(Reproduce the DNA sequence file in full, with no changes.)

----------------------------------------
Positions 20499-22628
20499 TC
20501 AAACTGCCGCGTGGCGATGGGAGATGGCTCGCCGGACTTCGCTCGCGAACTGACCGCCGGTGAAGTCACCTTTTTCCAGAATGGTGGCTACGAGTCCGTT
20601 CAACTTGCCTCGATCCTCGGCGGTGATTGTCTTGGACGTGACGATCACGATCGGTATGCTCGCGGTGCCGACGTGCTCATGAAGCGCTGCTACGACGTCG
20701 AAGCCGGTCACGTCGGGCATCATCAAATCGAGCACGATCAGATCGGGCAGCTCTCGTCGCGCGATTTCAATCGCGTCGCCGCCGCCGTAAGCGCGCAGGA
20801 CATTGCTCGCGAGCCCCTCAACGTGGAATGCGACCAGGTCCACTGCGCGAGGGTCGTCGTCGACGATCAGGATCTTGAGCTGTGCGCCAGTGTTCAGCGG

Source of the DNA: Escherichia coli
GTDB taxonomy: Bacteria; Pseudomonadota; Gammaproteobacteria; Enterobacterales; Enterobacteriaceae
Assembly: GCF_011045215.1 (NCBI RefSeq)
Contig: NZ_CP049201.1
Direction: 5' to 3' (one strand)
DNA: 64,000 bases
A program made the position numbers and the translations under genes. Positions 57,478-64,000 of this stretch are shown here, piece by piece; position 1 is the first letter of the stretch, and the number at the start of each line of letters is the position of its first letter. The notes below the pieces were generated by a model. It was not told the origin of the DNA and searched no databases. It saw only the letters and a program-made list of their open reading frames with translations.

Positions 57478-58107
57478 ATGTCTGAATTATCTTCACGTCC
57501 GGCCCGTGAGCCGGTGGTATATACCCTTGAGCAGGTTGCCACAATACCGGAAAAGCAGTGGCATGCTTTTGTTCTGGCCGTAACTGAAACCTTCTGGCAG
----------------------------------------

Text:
Positions 20499-22628
20499 TC
20501 AAACTGCCGCGTGGCGATGGGAGATGGCTCGCCGGACTTCGCTCGCGAACTGACCGCCGGTGAAGTCACCTTTTTCCAGAATGGTGGCTACGAGTCCGTT
20601 CAACTTGCCTCGATCCTCGGCGGTGATTGTCTTGGACGTGACGATCACGATCGGTATGCTCGCGGTGCCGACGTGCTCATGAAGCGCTGCTACGACGTCG
20701 AAGCCGGTCACGTCGGGCATCATCAAATCGAGCACGATCAGATCGGGCAGCTCTCGTCGCGCGATTTCAATCGCGTCGCCGCCGCCGTAAGCGCGCAGGA
20801 CATTGCTCGCGAGCCCCTCAACGTGGAATGCGACCAGGTCCACTGCGCGAGGGTCGTCGTCGACGATCAGGATCTTGAGCTGTGCGCCAGTGTTCAGCGG

Source of the DNA: Escherichia coli
GTDB taxonomy: Bacteria; Pseudomonadota; Gammaproteobacteria; Enterobacterales; Enterobacteriaceae
Assembly: GCF_011045215.1 (NCBI RefSeq)
Contig: NZ_CP049201.1
Direction: 5' to 3' (one strand)
DNA: 64,000 bases
A program made the position numbers and the translations under genes. Positions 57,478-64,000 of this stretch are shown here, piece by piece; position 1 is the first letter of the stretch, and the number at the start of each line of letters is the position of its first letter. The notes below the pieces were generated by a model. It was not told the origin of the DNA and searched no databases. It saw only the letters and a program-made list of their open reading frames with translations.

Positions 57478-58107
57478 ATGTCTGAATTATCTTCACGTCC
57501 GGCCCGTGAGCCGGTGGTATATACCCTTGAGCAGGTTGCCACAATACCGGAAAAGCAGTGGCATGCTTTTGTTCTGGCCGTAACTGAAACCTTCTGGCAG